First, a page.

Upon their returns to camp, the tribes launched into introductions. In a confessional, Ozzy says he wants to play strategically. In contrast, Coach tells his tribe he isn’t a strategic player. Which returnee would you think would do better? I know, except Ozzy doesn’t. Instead, his latest love interest gives us our second key quote of the episode. Semhar is asked to perform some of her spoken word “poetry” and complies. In a confessional she tells us that if you’re put on the spot, you better step up. It’s an especially ironic statement considering the reason she is voted out is that she puts herself on the spot in the immunity challenge and doesn’t step up. This is the downfall of Semhar. This is the downfall of Ozzy and Savaii as he leads his tribe into the water to hang out and sunbath, not prepare to live. This is the story of story of Survivor South Pacific.
In contrast to Ozzy’s approach, Coach and Upolu get to work and fortunes start to change. Coach is no longer the bumbling Dragon Slayer that no one wants around. He is the humble leader that everyone turns to for advice. They actually like him and embrace him as they build their shelter first (a fact that Dawn at Savaii tells Ozzy and us is important as she says that the tribe that doesn’t have their shelter after the first day always loses—see, it’s Survivor history). Coach even gets strategic by pointing out that Christine is target #1 because she is looking for the idol. Ozzy, on the other hand, is failing at strategy. He says Semhar is the kind of person he wants beside him at the end, but his tribe forces him to vote her out unanimously. As she leaves he is forced to admit, “I should have taught her how to make fire.” Roughly translated from editor speak that means, “I acknowledge that I am not a good leader and did not prepare her to play this game. Remember Jim’s pre-credit quote about the importance of learning how to make fire.” This downward spiral was present in the entire episode.
Ozzy’s stock plummets as Jim outmaneuvers him and Papa Bear out gurus him. Jim’s strategy is on point as he is ready with a fake story about his profession. Ozzy tries to talk Dawn down from emotional shock, but doesn’t really say much. Papa Bear though is able to get through to Dawn and Cochran, even being shown to us as the reason that Cochran turns things around at Tribal Council. When Semhar is fighting with Jim, the editors are sure to include a show of Ozzy looking complacent and uninterested. He is truly unprepared to lead this tribe. Before the immunity challenge, his tribe is shown organizing itself, a mistake that leads to their painfully close loss.
Coach’s stock soars as he leads his tribe to immunity. Before the challenge, he decides who will have what role. During the challenge, the editors constantly cut back to him giving some little bit of advice. Earlier at camp he even got strategic, forming an alliance of five and pointing out that first day alliances are always the strongest in Survivor. Will he be right? I don’t know, but he’s clearly prepared, and the fact that Upolu won immunity after the extreme contrast in portrayal in the two camps is important, especially considered with a couple of Coach quotes.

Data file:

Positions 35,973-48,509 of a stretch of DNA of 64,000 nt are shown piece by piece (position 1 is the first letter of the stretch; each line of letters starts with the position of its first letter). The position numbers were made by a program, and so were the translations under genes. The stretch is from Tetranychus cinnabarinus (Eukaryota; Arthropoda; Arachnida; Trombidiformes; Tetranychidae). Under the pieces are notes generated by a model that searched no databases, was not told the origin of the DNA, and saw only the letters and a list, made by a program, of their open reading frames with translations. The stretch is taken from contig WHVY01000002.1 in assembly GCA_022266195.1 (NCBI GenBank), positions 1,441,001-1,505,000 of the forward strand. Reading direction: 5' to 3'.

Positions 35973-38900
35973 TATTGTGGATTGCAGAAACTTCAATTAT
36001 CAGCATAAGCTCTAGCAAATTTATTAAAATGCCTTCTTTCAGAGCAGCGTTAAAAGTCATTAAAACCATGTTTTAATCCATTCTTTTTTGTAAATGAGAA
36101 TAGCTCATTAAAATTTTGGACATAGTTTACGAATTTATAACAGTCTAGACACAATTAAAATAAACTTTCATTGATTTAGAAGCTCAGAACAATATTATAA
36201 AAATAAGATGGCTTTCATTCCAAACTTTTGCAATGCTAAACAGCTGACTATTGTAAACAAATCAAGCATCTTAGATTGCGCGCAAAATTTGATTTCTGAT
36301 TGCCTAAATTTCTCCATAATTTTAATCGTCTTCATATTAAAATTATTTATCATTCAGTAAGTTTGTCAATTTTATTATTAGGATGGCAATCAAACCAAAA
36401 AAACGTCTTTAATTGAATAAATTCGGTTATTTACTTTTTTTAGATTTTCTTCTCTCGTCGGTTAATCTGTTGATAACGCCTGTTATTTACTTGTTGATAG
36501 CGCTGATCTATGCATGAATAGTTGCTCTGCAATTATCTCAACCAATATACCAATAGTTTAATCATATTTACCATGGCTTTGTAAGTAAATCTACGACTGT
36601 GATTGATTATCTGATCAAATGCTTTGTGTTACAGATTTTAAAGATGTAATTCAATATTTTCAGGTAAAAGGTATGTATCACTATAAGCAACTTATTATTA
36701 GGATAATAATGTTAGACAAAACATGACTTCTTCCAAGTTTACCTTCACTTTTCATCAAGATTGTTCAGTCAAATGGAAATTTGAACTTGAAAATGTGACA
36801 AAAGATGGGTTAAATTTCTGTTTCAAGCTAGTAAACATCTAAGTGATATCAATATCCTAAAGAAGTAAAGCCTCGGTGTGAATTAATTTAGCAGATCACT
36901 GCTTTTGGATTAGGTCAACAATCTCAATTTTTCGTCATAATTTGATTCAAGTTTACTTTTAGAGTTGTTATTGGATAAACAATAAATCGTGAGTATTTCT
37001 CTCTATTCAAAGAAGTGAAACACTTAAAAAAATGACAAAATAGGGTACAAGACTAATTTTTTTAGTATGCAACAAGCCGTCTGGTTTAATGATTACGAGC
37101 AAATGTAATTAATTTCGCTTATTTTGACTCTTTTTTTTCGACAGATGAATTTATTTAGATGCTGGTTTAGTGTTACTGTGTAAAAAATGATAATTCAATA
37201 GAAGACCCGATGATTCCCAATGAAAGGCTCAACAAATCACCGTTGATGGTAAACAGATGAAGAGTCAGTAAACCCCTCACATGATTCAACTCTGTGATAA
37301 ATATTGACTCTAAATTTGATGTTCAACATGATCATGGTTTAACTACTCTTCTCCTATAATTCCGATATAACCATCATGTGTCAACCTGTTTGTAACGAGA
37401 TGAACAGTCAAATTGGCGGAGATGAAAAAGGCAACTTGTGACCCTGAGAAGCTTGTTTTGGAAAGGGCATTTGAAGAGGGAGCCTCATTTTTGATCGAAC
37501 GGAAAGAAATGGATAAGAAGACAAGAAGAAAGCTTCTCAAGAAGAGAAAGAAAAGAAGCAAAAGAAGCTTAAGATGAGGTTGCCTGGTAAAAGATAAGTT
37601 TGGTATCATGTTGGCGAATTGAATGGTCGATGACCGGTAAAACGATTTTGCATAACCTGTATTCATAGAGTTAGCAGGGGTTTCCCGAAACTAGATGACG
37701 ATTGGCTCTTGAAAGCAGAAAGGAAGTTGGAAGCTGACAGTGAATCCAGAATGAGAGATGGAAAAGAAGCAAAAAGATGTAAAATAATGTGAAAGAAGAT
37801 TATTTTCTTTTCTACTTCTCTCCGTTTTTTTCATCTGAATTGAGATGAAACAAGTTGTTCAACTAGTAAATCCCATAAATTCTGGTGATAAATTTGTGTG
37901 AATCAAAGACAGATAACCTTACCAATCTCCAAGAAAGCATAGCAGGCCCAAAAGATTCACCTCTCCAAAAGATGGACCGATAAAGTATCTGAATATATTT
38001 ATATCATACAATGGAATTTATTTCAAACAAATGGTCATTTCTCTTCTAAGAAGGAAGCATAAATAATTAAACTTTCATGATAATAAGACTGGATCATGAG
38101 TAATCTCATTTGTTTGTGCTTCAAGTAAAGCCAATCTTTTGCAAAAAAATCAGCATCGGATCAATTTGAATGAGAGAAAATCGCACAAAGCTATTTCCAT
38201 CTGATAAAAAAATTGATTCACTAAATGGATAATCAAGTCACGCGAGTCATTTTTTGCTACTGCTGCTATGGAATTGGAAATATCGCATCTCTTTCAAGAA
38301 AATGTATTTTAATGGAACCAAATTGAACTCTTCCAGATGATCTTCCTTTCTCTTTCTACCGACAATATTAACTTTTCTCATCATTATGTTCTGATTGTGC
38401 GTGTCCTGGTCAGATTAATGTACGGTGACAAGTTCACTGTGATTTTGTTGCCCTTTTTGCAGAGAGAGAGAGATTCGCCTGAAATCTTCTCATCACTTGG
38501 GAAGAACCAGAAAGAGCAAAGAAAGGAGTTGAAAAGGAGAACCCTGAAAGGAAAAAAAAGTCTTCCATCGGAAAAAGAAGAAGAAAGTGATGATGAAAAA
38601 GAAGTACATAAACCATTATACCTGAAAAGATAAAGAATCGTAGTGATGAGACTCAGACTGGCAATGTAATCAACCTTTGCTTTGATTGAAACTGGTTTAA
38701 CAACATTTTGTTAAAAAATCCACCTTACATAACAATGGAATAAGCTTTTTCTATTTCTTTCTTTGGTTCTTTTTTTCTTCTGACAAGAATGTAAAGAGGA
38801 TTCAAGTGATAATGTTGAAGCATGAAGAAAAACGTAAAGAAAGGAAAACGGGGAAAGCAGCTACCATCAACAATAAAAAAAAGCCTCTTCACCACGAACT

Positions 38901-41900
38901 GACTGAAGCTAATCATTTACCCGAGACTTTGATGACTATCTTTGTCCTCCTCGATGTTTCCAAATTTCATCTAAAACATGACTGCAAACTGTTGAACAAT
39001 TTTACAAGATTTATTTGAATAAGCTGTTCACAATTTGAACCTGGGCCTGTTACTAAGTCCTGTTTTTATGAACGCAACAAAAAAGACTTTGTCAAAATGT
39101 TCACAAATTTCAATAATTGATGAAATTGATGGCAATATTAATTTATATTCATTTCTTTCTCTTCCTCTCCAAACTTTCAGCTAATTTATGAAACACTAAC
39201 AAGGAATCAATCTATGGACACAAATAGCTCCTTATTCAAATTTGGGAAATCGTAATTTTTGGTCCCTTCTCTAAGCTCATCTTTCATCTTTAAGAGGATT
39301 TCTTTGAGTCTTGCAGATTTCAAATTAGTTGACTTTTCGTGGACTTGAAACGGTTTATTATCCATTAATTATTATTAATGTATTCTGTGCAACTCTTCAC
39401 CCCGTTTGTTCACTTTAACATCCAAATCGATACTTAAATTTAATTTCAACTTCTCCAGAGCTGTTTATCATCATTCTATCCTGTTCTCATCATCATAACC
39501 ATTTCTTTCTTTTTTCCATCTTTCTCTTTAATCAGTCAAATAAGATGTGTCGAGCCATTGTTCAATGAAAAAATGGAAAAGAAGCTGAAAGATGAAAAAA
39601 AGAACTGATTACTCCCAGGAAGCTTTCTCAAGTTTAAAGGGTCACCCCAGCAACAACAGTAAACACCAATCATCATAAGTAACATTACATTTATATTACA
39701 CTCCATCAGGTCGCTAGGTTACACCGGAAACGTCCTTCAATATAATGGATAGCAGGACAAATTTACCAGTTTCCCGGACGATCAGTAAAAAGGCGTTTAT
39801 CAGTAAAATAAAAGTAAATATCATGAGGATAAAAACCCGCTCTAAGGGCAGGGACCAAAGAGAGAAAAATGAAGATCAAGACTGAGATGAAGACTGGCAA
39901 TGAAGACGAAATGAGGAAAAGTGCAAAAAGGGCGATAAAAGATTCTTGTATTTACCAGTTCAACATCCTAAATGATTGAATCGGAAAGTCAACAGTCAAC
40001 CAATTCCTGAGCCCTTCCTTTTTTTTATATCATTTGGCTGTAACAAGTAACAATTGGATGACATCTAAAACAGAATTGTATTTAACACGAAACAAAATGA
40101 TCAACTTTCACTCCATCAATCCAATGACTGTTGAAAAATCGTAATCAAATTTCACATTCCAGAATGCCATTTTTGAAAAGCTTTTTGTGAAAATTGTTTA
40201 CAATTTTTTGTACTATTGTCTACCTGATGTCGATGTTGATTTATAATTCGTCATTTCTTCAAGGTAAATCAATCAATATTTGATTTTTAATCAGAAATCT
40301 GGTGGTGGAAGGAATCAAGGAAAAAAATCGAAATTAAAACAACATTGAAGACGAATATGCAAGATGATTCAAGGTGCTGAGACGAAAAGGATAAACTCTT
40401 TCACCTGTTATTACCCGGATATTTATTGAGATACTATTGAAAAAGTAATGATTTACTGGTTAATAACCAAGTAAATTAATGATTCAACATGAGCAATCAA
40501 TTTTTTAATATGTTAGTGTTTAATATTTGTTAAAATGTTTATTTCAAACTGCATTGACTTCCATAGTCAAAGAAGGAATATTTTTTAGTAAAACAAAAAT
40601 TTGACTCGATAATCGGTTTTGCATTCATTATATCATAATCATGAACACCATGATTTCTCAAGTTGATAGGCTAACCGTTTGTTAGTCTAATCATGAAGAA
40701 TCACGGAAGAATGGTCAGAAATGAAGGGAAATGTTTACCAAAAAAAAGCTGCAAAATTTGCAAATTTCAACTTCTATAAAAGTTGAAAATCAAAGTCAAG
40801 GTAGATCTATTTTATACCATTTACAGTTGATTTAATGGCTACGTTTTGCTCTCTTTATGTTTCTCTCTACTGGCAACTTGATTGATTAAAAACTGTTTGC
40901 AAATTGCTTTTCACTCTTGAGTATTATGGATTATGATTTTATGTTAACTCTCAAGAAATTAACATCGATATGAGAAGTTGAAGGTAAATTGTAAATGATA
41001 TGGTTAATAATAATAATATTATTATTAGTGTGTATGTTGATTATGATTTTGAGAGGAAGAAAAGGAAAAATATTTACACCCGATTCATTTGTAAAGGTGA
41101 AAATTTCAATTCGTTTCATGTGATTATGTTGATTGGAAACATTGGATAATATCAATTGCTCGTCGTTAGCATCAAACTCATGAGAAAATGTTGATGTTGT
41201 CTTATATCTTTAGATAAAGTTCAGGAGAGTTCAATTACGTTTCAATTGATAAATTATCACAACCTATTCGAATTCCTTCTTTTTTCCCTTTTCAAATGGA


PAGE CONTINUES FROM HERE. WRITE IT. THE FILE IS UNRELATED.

At different points Coach said: "I would like to go and win every immunity...winning immunity, man, that's the best thing to do." and “There's two things people do in the wild. They either die or they thrive." These two statements force the editing down the Upolu is thriving and Savaii is dying path. They also conjure memories of a season of extremely divergent camps: Palau, when Koror thrived and Ulong died. This comparison is extremely interesting in light of Coach’s first comment about winning all the immunities. When Upolu won this initial immunity challenge, it became a comment that had to be taken seriously. Upolu does have that strong five and Savaii was portrayed as divided even though the vote was unanimous.
It is clear to me that the winner comes from the blue tribe. Besides what I have already noted, Upolu has all the storylines. There’s the alliance of 5 with Coach, Brandon, Sophie, Jim, and Albert. Christine is target #1. Brandon’s identity will be discovered and Sophie won’t like it. Mikayla was set up as Delilah (in the Biblical story, Delilah betrayed Samson for money). On Savaii, Cochrane is insecure and loves the game, Jim lied about his profession, and Papa Bear is good at talking to people. Everyone else is invisible. And now that I picked the winning tribe, here are my top five potential winners (complete with two Savaii players to be safe).
5. Jim – He was certainly prepared to play with his story about his profession. However, his edit was up and down. He would have been shown more positively if he had won.
4. Papa Bear – He was the most prepared to play on Savaii. He was self aware, aware of the game situations, and approached people about it confidently and calmly. His edit was extremely positive.
3. Coach – It’s tough to tell if his edit was a winner’s edit or just for the sake of the story. However, his possible winner’s quote is hard to ignore. "This is Coach 3.0 and I'm here to win." We’re clearly not supposed to see him the same way we have in the past, though he may just be an oracle this season.
2. Rick – He is the one who told us how important being prepared was, so he may just be another oracle. Still, his “I spend a lot of time by myself” line is reminiscent of Ethan’s “even though I’m surrounded by people all the time, I still feel so alone” which foreshadowed his win in Africa.
1. Mikayla – Randomly in the middle of Brandon being tempted by her we were given an extraneous scene. It reminded me of Fabio’s winner scene in the first episode of Nicaragua. It could only be in there to set up his victory. Likewise they had already gotten the point across of her being tempting, so the editors didn’t need to include more unless there was a reason. That reason came across in her confessional, "I got right up there and was just getting to it...I don't have patience, I just want to get stuff done. I'm ready to get dirty." She is prepared to play this game. Unlike Ozzy, she started building the shelter right away. And that’s the final piece of symbolism that puts the scene over the top. Reminiscent of Earl standing atop the island in Fiji declaring himself the king, Mikayla was atop the Upolu shelter saying she didn’t come here to be a princess. Sure she’s a lingerie football player, but that doesn’t make her Natalie T. or Ashley or any of the nameless “bevy of bikini babes” on Savaii. No, she came here to win. And she will.